Image of the
invisible God, firstborn, all creation/all things, head, body, church,
preeminence, fullness, reconcile, blood on the cross, sufferings, minister,
mystery, Christ in you, love, knowledge.
Deut 6:4 - there is one God;
Isa 9:6—the Child is also the Father and the Counselor; Jn
1:1,14—Jesus is God from the beginning; Jn 3:13—Jesus
while on earth was also in heaven at the same time; Jn
8:58 with Ex 3:14 - Jesus used the name ‘I AM’ which was used by God when He
appeared to Moses; Jn10:30—Jesus and the Father are one; Jn
14:17,18,23—Jesus, the Holy Spirit and the Father are the same; Mt 28:19 with
Acts 2:38—the name of the Father and of the Son and of the Holy Spirit is
Jesus. The True Jesus Church believes that God is one and that the Father, Son
and Holy Spirit are three different titles of God that are a result of the
three different functions of God in the salvation plan, i.e., the Father as
Sustainer and Ruler who cannot be seen by man (Ex 33:20), the Son in the form
of flesh as Saviour (Heb 2:14; Rom 8:3,4) and the
Holy Spirit to live in the hearts of believers (Jn
14:17). We do not believe in the concept of Trinity where the Godhead is seen
to consist of three different persons and yet one God.
The image of the invisible God.
The firstborn over all
By Him, all things were created
through Him and for Him.
He is before all things.
In Him all things consist.
He is the head of the church.
The firstborn from the dead.
In all things, He may have the
In Him, all the fullness should
By Him, to reconcile all things
The word “firstborn” means the
preeminent one and this position is not restricted to a chronological order of
birth. Thus though Ephraim was the second son of Joseph, he was considered the
firstborn by God (Gen 48:17-19; Jer 31:9). We first
acknowledge that, by itself, the verse can be interpreted to mean that Jesus
was also created if we take it that the firstborn of a group must also have the
characteristics of the group. However, we introduce a second possible
interpretation which is that the firstborn here refers to the dominance of a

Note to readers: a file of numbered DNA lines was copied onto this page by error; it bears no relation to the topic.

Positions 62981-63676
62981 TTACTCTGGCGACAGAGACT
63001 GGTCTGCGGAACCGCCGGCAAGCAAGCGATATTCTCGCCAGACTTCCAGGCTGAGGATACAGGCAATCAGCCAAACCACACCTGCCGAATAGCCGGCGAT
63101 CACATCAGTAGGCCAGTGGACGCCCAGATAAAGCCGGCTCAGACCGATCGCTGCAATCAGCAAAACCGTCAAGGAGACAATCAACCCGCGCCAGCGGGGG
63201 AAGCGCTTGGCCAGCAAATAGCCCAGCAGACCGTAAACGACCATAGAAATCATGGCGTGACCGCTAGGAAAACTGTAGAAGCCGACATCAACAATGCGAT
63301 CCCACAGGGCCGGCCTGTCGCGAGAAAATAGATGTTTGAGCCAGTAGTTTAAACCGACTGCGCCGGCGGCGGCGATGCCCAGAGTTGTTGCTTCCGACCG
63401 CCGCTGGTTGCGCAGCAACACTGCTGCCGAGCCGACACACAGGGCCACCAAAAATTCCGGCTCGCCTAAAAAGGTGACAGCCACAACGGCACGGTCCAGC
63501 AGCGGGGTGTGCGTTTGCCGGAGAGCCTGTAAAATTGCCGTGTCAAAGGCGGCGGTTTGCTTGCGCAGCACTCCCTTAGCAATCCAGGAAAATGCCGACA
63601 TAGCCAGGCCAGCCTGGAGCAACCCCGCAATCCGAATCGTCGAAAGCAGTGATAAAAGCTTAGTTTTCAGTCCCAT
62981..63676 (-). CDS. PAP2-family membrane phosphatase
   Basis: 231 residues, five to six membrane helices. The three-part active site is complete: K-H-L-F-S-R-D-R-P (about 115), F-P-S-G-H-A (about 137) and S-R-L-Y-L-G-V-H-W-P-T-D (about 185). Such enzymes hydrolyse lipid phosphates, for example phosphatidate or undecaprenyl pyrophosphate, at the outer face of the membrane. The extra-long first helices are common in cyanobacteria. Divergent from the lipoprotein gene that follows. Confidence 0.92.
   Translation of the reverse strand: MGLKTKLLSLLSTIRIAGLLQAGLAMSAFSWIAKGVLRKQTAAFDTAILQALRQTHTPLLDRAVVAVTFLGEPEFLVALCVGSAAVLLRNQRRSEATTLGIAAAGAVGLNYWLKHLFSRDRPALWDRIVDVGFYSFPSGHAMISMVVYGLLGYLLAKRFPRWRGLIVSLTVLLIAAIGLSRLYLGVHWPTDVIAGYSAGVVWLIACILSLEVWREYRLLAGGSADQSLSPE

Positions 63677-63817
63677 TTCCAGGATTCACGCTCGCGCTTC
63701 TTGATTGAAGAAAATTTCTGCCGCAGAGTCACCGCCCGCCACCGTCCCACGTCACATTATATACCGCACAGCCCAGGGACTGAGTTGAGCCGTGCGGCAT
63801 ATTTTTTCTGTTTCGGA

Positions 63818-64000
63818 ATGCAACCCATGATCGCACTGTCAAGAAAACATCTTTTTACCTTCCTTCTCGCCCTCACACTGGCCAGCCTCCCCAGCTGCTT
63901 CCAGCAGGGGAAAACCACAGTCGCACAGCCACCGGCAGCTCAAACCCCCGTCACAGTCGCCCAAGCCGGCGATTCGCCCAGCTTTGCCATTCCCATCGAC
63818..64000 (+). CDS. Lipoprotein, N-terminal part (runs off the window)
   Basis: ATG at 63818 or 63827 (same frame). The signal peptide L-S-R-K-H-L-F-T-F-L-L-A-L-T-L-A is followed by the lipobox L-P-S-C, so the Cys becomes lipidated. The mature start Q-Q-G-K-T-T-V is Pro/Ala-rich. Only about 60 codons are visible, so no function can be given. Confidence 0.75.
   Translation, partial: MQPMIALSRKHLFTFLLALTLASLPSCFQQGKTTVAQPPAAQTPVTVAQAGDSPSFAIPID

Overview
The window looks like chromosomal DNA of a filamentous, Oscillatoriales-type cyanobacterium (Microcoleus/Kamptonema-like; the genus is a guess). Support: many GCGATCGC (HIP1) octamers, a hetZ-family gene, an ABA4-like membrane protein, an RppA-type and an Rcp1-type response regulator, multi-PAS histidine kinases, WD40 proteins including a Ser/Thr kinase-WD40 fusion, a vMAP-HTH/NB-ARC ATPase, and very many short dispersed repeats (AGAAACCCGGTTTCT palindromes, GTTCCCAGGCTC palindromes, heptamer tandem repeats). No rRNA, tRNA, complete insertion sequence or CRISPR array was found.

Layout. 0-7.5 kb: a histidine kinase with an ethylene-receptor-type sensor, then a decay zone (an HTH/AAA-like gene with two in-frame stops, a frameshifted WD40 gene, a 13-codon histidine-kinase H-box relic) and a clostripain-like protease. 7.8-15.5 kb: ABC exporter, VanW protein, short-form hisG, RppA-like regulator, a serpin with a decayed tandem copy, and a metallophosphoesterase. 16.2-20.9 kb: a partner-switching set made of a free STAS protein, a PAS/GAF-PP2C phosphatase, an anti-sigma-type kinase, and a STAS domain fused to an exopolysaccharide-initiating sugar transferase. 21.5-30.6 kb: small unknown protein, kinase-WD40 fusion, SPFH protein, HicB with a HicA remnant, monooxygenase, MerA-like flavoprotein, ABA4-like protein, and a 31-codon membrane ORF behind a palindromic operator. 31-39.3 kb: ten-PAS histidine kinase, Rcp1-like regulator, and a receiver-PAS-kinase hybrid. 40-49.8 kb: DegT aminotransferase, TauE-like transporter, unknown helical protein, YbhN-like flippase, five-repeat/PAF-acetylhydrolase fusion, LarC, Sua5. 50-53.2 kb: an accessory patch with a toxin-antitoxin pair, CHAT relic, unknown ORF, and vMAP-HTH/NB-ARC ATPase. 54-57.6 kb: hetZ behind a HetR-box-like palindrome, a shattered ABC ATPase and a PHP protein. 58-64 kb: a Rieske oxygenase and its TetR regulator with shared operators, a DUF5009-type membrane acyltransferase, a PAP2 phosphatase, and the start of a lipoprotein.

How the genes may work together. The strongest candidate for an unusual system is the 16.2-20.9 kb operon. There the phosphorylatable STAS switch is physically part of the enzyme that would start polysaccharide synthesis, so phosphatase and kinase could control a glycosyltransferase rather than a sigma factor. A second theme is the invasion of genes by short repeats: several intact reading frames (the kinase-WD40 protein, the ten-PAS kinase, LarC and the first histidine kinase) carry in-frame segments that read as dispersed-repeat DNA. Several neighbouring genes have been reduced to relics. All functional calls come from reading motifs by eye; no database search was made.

group that does not include the subject itself. This means that Jesus is above
all creation but is not part of the creation Himself. A third interpretation is
that by taking on the form of flesh and blood, God Himself became part of His
creation without nullifying the fact that He exists by Himself. This temporary
state of being in the flesh for 33 years allows Himself
to be called the firstborn of all creation. Similarly, the temporary state of
being dead for three days allows Jesus to be called the firstborn from the
dead. Thus, the firstborn here does not mean that Jesus was the first to be
created but rather that He is the greatest of all who have been flesh and blood
(Heb 2:14; Rom 8:3,4). In addition, the same Greek word ktisis
meaning creature is used in both 1:15 and 1:23. Clearly, the gospel that is to
be preached to every creature is to be preached to every human being. We now
have a probable understanding of ‘firstborn of all creation’ to mean ‘the best
of mankind’. The next stage for competing interpretations would be to see how
they fit into a cohesive concept backed by other verses of the Bible. The
preliminaries established in Question 1 contradict the first interpretation
that Jesus is created and is a lesser god.
God sent His Son to die on the
cross and make peace through His blood (20-22). Whereas sin alienated us from
God, the forgiveness of sin made possible by the redemption of Jesus Christ has
brought us back to God (14).
Through the atonement of
Christ, we may be holy, blameless, and above reproach in God’s sight (22).
Anyone who sets his mind on
wickedness and sinful desires (cf. Jas 4:1-4; Rom 8:7).
While God has offered us
reconciliation through His Son, we can receive this grace and become blameless
before Him only if we continue in the faith and not turn
away from the gospel (1Cor 15:1-2; Heb 3:6).
The Greek word here is diakonos which generally means a servant. The same word is
used in 1Tim 3:8 which the English Bible translates as the ‘deacon’ which we
know well. The act of ministration in the church (Acts 6:1) is diakonia which leads one to conclude that the seven chosen
in Acts 6:3-6 were the first deacons.
The Lord Jesus and His body,
the church (1:24).
That he may present every man
perfect in Christ Jesus (1:28).
Paul is not teaching that there
is deficiency in the sufferings of Christ. Rather, he is saying that through
his ministry, he continues to bear the afflictions Christ suffered in His
earthly ministry. Whenever we suffer for the name of Christ, we partake of
Christ’s suffering (1Pet 4:13). Thus, to fill up what is lacking in the afflictions
of Christ means to suffer as a believer and as a minister of the gospel.
As ministers of Christ, it is
our duty to preach, warn, and teach everyone in order to present them perfect
in Christ Jesus (1:28). In other words, we ought to proclaim the gospel and
build up our brethren in the word of God. Our final goal is for all believers
to be mature in faith, love, and knowledge (2:2-5).
In ministering to the needs of
others, we need to be ready to suffer, for the work of the Lord involves great
effort, patience, and endurance (1:29; 2:1). But out of our love for the Lord
and for the church, we should rejoice in our sufferings (1:24).
The mighty working of God that
works in us (1:29; cf. Phil 2:13). It is not by our efforts that we can accomplish
our mission. We must constantly depend on the mighty power of God that works in